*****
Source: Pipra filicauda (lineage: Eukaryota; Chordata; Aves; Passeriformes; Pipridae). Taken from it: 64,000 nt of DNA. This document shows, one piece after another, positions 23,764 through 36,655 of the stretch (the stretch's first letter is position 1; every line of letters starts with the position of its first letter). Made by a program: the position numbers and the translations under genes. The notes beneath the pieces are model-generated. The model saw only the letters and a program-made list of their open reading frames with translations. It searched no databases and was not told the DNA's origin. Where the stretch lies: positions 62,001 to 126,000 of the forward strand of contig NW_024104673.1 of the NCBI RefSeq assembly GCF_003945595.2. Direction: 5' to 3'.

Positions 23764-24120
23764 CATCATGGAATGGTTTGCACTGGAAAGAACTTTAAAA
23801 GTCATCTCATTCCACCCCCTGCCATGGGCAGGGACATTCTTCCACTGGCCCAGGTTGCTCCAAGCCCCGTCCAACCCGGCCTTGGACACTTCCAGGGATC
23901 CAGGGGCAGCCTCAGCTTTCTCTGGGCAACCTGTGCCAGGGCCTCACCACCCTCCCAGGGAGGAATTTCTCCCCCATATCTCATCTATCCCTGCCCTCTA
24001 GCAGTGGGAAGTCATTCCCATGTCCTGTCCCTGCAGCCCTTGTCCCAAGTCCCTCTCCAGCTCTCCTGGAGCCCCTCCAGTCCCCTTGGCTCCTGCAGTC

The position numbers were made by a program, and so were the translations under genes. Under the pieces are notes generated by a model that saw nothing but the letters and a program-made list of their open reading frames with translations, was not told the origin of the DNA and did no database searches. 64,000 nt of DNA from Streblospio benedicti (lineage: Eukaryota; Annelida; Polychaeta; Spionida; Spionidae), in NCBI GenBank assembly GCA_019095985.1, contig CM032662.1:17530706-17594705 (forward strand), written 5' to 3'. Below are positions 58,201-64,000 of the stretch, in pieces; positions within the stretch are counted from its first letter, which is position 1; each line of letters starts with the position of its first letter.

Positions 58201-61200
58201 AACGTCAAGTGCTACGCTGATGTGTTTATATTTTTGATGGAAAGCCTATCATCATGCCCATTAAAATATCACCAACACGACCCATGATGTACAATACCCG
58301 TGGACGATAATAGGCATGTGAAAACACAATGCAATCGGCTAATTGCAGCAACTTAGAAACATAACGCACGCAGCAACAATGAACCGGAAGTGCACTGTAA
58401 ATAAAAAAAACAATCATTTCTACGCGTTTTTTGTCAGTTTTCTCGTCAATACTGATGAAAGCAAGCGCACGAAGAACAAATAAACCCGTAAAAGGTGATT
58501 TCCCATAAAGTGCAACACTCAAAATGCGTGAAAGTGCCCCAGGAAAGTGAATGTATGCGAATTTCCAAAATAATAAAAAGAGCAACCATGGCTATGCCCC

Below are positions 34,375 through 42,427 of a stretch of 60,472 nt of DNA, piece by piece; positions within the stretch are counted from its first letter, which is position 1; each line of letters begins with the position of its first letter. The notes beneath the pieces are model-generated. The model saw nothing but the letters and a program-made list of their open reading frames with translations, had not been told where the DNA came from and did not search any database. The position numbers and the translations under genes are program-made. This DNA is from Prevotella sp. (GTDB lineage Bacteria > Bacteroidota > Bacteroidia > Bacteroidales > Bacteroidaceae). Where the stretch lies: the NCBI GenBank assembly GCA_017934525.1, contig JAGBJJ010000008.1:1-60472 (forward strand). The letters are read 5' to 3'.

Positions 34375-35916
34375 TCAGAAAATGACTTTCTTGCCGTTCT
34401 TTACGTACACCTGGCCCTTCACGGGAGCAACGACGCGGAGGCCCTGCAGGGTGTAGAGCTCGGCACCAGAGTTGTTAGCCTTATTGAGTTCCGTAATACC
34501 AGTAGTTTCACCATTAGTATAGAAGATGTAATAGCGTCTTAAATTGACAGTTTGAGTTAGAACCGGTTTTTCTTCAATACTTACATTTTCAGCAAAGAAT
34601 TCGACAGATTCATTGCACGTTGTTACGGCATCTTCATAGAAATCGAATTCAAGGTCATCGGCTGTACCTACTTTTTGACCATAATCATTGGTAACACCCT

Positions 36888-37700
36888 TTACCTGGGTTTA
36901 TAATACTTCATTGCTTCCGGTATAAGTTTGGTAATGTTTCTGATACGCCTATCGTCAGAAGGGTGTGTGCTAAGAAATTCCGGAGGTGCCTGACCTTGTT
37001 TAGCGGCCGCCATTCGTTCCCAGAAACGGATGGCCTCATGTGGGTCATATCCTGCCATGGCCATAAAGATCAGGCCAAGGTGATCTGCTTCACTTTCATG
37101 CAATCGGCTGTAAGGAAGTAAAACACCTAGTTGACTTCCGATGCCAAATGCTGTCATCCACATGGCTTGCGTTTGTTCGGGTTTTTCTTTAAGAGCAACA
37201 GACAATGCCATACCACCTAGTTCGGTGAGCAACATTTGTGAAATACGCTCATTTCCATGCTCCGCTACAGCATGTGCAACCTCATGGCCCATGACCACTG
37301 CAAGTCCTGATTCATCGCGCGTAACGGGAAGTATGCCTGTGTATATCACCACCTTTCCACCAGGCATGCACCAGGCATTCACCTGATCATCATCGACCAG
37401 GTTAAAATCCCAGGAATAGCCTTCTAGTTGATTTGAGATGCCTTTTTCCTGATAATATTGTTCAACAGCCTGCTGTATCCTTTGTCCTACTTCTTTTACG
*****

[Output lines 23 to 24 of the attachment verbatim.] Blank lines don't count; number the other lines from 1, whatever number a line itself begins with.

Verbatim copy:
37101 CAATCGGCTGTAAGGAAGTAAAACACCTAGTTGACTTCCGATGCCAAATGCTGTCATCCACATGGCTTGCGTTTGTTCGGGTTTTTCTTTAAGAGCAACA
37201 GACAATGCCATACCACCTAGTTCGGTGAGCAACATTTGTGAAATACGCTCATTTCCATGCTCCGCTACAGCATGTGCAACCTCATGGCCCATGACCACTG